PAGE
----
In the basement of the building there was a swimming pool and a pool table. Curtis and Modeen and friends were hanging out there when the power went out — a new air conditioner in the building kept tripping the circuit breaker. Curtis grabbed a flashlight and he and his personal assistant Norman Dugger had to go outside to get into the building’s utility room where they could check the fuse box.
They found a young man arguing with a girl on the stairs. “Curtis was outraged by this uninvited company,” Hoover wrote. “You better take your junk out of here,” Dugger recalls Curtis yelling. The taller man was further agitated by the reply of “No hablo English.”
“Curtis was so angry,” Dugger tells the author. “And he raised his hand and broke the flashlight right over the boy’s head! Man, batteries went everywhere. . .”
The two men fought. “Then King stumbles back and pulls a knife out of his chest. He grabs the guy and hits him three or four times – then he falls to the ground.”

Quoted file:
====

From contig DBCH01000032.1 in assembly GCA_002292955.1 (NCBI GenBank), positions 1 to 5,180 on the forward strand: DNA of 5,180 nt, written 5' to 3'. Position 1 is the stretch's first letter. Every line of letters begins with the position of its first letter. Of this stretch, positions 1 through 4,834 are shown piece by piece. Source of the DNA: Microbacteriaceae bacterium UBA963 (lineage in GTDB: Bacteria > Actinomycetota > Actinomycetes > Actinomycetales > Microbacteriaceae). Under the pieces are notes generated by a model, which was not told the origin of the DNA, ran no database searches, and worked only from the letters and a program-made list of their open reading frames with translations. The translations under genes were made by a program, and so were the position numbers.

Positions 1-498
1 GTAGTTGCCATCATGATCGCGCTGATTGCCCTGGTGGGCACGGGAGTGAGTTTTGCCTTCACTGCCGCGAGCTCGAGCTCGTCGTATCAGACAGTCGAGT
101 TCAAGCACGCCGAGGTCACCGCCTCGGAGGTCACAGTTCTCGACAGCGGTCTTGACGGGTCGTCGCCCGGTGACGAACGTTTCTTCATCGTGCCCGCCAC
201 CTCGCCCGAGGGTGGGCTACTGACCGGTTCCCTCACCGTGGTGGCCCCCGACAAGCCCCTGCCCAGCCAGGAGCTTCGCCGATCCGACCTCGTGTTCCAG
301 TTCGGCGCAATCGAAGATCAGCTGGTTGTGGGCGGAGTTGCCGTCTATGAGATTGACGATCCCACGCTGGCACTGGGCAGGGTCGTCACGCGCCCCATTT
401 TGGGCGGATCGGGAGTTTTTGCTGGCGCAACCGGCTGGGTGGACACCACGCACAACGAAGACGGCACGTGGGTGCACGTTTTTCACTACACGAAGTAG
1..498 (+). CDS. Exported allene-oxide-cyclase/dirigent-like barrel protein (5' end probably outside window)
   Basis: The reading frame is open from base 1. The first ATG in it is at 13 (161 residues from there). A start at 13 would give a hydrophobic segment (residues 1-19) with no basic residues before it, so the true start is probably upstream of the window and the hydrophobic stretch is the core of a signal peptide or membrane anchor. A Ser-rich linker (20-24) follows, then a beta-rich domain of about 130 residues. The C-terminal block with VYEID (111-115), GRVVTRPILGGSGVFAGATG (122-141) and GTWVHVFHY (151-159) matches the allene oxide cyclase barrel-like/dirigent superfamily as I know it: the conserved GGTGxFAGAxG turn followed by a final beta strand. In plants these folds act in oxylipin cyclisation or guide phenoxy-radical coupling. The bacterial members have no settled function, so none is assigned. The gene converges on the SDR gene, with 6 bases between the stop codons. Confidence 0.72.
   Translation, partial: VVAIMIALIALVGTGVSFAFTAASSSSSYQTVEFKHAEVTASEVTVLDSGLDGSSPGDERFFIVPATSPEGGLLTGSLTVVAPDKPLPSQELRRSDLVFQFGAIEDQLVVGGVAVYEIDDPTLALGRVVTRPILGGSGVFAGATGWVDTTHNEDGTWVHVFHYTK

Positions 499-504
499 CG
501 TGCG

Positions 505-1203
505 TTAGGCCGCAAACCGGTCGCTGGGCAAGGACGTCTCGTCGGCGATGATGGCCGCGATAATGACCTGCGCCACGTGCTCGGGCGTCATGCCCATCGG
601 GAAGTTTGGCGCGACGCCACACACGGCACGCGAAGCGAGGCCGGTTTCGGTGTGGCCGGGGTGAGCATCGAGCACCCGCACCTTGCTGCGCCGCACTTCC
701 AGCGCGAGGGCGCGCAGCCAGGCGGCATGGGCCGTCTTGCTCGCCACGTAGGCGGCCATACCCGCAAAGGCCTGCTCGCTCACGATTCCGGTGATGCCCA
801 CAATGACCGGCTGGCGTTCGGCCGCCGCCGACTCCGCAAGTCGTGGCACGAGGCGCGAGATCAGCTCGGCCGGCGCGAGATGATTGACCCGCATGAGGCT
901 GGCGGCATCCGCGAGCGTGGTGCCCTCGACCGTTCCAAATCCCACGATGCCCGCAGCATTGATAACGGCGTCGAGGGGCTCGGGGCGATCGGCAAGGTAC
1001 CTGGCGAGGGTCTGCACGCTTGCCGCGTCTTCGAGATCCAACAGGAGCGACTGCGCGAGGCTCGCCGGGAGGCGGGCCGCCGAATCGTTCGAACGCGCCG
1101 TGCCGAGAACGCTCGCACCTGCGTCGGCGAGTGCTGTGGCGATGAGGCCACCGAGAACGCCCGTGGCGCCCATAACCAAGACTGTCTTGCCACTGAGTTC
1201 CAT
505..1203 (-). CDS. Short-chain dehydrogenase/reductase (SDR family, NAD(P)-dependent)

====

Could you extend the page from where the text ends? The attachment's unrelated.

His friends took him to Roosevelt Hospital with a police escort.
He was pronounced dead shortly after midnight. But in the meantime, another man was wheeled into the emergency room, accompanied by two police officers. Dugger recognized Curtis’ attacker. He informed the police and the perpetrator was arrested on the spot.
Rev. Jesse Jackson preached at the funeral service. Stevie Wonder sang a revised version of the hit “Abraham, Martin and John” and added: “and now King Curtis”. He then gave 11-year-old Curtis Jr. his harmonica.
King Curtis may have been at the peak of his career that summer. He had backed Franklin on their groundbreaking shows at the Fillmore West earlier that year, with the live performances becoming two critically acclaimed records by Franklins and his own set. And just weeks before his death, Curtis was at the Record Plant studio in Manhattan with his friend John Lennon to record a few tracks for Lennon’s Imagine album. Lennon was murdered nine years later 14 blocks south of Curtis, also outside of his own home.
The service for Curtis ended with an emotional Aretha Franklin singing the gospel song “Never Grow Old.”
King Curtis was 37.
https://nypost.com/2022/12/03/king-curtis-was-the-greatest-musician-youve-never-heard-of/ King Curtis was the greatest musician you’ve never heard of